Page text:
NISKAYUNA – The owner of Thai Thai Bistro in Niskayuna was indicted by a grand jury Tuesday on labor trafficking charges.
Prosecutors allege 45-year-old Piyamas Demasi paid an immigrant from Thailand to work “off the books” in the restaurant’s kitchen.
Demasi allegedly proposed to sponsor the worker as “an expert chef” through a visa process that would result in a green card that would provide the worker with permanent lawful status in the U.S.
But the owner never followed through on those promises, prosecutors said.
The alleged inducement occurred from June 2017 to June 2018.
In a statement, Schenectady County District Attorney Robert M. Carney announced that a grand jury indicted Demasi on two counts of labor trafficking, grand larceny in the third degree, and five counts each of offering a false instrument for filing in the first degree and falsifying business records in the first degree.
Demasi was arraigned Tuesday in Schenectady County Court by Acting Schenectady County Court Judge Mark J. Caruso.
Demasi was ordered released on her own recognizance. The judge ordered her to turn in her passport.
Prosecutors said Demasi’s sponsorship of the under-the-table worker was based on the employee agreeing to pay for all of the costs associated with the visa process, and continuing to work for Demasi for two years after the process was completed — all of which is illegal.
Prosecutors allege that:
– After the worker made initial payments toward the visa process, Demasi made her work as a server, and not as a chef as Demasi had represented in the visa application.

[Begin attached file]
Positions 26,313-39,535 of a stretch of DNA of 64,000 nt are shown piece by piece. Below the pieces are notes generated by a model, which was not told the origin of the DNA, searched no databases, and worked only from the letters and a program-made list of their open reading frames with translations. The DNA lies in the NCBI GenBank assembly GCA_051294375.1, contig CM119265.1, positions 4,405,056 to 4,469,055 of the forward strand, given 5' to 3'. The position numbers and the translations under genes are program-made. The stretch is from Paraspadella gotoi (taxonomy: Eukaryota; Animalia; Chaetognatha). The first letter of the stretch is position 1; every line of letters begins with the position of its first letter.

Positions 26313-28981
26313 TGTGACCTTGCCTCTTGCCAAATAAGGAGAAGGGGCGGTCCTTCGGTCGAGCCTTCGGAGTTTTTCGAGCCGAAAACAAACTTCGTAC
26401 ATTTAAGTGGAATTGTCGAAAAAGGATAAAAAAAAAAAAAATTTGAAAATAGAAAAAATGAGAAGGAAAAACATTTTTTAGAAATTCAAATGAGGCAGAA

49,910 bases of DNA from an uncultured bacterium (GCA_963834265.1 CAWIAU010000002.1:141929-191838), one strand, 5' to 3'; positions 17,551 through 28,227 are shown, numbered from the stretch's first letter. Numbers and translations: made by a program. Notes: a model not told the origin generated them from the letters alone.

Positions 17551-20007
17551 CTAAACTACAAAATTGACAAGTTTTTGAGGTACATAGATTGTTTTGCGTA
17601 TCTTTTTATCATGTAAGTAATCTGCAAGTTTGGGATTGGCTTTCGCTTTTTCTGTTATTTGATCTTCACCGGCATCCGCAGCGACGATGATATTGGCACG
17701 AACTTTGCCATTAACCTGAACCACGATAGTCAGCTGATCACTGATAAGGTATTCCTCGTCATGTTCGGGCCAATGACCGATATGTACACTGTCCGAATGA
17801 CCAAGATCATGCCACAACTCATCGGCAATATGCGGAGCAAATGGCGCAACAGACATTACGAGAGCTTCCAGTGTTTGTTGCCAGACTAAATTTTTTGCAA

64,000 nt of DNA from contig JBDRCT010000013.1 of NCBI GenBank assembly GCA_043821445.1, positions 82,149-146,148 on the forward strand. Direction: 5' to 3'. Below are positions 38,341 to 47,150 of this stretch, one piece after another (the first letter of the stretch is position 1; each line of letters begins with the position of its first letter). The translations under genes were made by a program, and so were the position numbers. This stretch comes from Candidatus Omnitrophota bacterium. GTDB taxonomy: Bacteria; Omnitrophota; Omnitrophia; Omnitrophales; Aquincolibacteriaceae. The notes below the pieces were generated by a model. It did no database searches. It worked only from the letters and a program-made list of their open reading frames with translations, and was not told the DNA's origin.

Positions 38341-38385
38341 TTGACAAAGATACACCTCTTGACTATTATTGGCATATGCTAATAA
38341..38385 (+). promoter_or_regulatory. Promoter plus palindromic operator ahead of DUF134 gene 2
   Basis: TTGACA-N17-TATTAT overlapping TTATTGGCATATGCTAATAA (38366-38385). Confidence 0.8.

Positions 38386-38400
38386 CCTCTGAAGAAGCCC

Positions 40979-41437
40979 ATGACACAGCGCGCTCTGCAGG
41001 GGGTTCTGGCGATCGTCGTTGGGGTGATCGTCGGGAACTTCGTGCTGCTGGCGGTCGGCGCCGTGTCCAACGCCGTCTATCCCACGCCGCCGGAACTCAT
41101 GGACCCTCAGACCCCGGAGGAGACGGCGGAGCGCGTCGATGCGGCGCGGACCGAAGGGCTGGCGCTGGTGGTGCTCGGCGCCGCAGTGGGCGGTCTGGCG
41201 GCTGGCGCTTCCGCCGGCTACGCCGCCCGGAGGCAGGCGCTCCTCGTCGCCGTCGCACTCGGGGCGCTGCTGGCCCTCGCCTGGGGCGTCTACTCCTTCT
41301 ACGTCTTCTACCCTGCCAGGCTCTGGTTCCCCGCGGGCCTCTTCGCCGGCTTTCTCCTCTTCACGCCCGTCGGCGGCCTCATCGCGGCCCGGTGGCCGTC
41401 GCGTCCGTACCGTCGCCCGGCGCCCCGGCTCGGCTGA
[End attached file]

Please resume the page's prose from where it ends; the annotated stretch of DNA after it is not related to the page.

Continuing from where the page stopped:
– Demasi stopped paying wages to the worker altogether, forcing the worker to live off tips.
– Demasi then made the worker pay for legal bills related to the visa process.
– The business owner then requested an additional $10,000 for her efforts in sponsoring the worker’s visa application.
– Demasi then made the worker work solely in the kitchen without tips or wages.
The worker quit in January 2018, based on Demasi’s demand for $10,000 and because the worker wasn’t paid wages while she worked in the kitchen without tips, according to prosecutors.
“This case initiated with a complaint to the Niskayuna Police Department,” Carney said in a statement.
“Detective Mark Florell and now retired Detective Paul Hobson got our office involved,” Carney said. “Substantial assistance was provided by special agents from the U.S. Department of Labor, Office of Inspector General and Homeland Security Investigations. Assistant District Attorneys John Carson and William Lemon presented the case to a grand jury. I commend all of them for their efforts to bring light to the defendant’s despicable behavior in allegedly exploiting the services of this young woman.”
Labor trafficking is an assault on basic human dignity, Carney said, and it deprives the government of taxes owed and confers an undeserved competitive advantage on the business committing the crime.
Lemon is prosecuting the case with assistance from Carson.
A message left with Demasi’s lawyer, Andrew Healey, wasn’t immediately returned Tuesday.
No one answered the restaurant’s phone Tuesday afternoon.